S. Kwak, M. Cho, I. Laptev, J. Ponce, C. Schmid
Unsupervised Object Discovery and Tracking in Video Collections
Proceedings of the IEEE International Conference on Computer Vision (2015)
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This paper addresses the problem of automatically localizing dominant objects as spatio-temporal tubes in a noisy collection of videos with minimal or even no supervision. We formulate the problem as a combination of two complementary processes: discovery and tracking. The first one establishes correspondences between prominent regions across videos, and the second one associates similar object regions within the same video. Interestingly, our algorithm also discovers the implicit topology of frames associated with instances of the same object class across different videos, a role normally left to supervisory information in the form of class labels in conventional image and video understanding methods. Indeed, as demonstrated by our experiments, our method can handle video collections featuring multiple object classes, and substantially outperforms the state of the art in colocalization, even though it tackles a broader problem with much less supervision.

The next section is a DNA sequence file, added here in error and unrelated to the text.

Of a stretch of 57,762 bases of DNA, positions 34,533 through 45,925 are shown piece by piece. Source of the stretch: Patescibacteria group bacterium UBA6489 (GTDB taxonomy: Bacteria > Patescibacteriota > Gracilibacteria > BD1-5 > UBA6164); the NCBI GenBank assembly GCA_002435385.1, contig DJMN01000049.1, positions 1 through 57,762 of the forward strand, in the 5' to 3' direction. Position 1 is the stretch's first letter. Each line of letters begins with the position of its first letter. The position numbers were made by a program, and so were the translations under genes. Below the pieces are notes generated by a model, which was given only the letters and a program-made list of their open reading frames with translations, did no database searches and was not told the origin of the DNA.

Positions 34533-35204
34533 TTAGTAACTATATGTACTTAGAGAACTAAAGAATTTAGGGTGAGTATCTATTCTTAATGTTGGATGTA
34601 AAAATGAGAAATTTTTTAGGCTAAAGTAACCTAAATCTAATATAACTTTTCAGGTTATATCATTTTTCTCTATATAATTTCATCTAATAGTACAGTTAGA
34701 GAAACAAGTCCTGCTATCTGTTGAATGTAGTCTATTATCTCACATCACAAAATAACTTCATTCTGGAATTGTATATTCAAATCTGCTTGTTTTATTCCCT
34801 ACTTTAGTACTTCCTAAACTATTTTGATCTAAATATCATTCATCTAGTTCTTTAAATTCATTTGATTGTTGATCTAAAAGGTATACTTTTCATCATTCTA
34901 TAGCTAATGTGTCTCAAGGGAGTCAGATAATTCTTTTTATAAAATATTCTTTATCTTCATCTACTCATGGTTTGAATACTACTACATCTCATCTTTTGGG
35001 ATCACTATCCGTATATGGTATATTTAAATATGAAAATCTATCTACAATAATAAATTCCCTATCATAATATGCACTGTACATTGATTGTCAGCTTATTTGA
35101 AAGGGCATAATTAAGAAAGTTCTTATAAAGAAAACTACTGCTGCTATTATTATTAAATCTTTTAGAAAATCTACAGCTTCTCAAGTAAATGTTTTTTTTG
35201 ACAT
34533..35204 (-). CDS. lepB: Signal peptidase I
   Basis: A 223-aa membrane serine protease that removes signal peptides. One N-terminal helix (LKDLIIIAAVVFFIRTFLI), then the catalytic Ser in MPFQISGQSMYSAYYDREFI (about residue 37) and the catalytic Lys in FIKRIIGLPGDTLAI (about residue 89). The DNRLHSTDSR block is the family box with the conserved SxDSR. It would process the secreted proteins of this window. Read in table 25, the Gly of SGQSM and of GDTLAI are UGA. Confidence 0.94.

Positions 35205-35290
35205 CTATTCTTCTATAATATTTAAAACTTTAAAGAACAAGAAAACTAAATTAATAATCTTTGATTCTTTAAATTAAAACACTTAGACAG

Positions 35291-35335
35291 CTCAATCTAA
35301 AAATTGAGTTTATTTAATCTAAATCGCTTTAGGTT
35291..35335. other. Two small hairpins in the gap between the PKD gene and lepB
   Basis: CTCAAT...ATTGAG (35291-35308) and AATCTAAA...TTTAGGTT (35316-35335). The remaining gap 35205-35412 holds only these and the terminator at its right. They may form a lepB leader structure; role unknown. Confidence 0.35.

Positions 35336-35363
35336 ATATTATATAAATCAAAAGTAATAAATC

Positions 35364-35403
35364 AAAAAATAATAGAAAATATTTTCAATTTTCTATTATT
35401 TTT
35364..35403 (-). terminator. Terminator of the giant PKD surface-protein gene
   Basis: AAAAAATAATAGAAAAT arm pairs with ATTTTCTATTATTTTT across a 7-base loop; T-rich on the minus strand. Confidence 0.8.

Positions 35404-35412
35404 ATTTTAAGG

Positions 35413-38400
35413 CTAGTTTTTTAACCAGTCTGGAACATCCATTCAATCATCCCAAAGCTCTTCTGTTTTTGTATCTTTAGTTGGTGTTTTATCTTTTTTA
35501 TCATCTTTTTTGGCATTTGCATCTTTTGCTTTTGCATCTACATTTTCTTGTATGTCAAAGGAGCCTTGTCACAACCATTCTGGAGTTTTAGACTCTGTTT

author      = {Kwak, S. and Cho, M. and Laptev, I. and Ponce, J. and Schmid, C.},
    title       = {Unsupervised Object Discovery and Tracking in Video Collections},
    booktitle   = {International Conference on Computer Vision},
    year        = {2015},

Demo videos

Spotlight video More example results

Figure 1. Visualization of examples that are correctly localized by our full method: (red) our full method, (green) our method without motion information, (yellow) ground-truth localization. The sequences come from (a) “aeroplane”, (b) “car”, (c) “cat”, (d) “dog”, (e) “motorbike”, and (f) “train” classes. Frames are ordered by time from top to bottom. The localization results of our full method are spatiotemporally consistent. On the other hand, the simpler version often fails due to pose variations of objects (a, c–f) or produces inconsistent tracks when multiple target objects exist (b).


This research was supported by the ERC advanced grant Allegro, Activia, VideoWorld, and Institut Universitaire de France.